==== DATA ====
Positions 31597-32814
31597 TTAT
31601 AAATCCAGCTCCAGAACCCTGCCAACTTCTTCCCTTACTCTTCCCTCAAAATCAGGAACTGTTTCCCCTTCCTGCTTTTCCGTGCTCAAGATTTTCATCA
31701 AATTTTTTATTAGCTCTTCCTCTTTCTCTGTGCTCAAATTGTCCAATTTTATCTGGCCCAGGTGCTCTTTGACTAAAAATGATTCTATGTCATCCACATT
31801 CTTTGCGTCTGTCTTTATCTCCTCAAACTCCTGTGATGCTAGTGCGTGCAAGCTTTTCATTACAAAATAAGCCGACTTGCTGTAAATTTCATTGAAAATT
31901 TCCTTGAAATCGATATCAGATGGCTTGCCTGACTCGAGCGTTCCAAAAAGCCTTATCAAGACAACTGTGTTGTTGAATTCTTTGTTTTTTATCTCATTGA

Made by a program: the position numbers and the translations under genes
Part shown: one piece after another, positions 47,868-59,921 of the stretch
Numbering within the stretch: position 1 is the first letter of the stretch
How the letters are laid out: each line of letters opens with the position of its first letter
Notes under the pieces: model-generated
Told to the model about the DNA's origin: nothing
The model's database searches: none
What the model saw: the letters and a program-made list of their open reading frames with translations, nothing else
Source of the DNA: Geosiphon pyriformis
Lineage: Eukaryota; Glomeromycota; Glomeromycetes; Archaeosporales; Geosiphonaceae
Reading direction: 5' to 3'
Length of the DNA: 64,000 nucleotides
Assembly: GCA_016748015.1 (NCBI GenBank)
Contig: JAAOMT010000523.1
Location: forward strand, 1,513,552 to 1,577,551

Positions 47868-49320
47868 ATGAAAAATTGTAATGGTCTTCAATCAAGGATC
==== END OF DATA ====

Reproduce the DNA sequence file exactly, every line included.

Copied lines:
Positions 31597-32814
31597 TTAT
31601 AAATCCAGCTCCAGAACCCTGCCAACTTCTTCCCTTACTCTTCCCTCAAAATCAGGAACTGTTTCCCCTTCCTGCTTTTCCGTGCTCAAGATTTTCATCA
31701 AATTTTTTATTAGCTCTTCCTCTTTCTCTGTGCTCAAATTGTCCAATTTTATCTGGCCCAGGTGCTCTTTGACTAAAAATGATTCTATGTCATCCACATT
31801 CTTTGCGTCTGTCTTTATCTCCTCAAACTCCTGTGATGCTAGTGCGTGCAAGCTTTTCATTACAAAATAAGCCGACTTGCTGTAAATTTCATTGAAAATT
31901 TCCTTGAAATCGATATCAGATGGCTTGCCTGACTCGAGCGTTCCAAAAAGCCTTATCAAGACAACTGTGTTGTTGAATTCTTTGTTTTTTATCTCATTGA

Made by a program: the position numbers and the translations under genes
Part shown: one piece after another, positions 47,868-59,921 of the stretch
Numbering within the stretch: position 1 is the first letter of the stretch
How the letters are laid out: each line of letters opens with the position of its first letter
Notes under the pieces: model-generated
Told to the model about the DNA's origin: nothing
The model's database searches: none
What the model saw: the letters and a program-made list of their open reading frames with translations, nothing else
Source of the DNA: Geosiphon pyriformis
Lineage: Eukaryota; Glomeromycota; Glomeromycetes; Archaeosporales; Geosiphonaceae
Reading direction: 5' to 3'
Length of the DNA: 64,000 nucleotides
Assembly: GCA_016748015.1 (NCBI GenBank)
Contig: JAAOMT010000523.1
Location: forward strand, 1,513,552 to 1,577,551

Positions 47868-49320
47868 ATGAAAAATTGTAATGGTCTTCAATCAAGGATC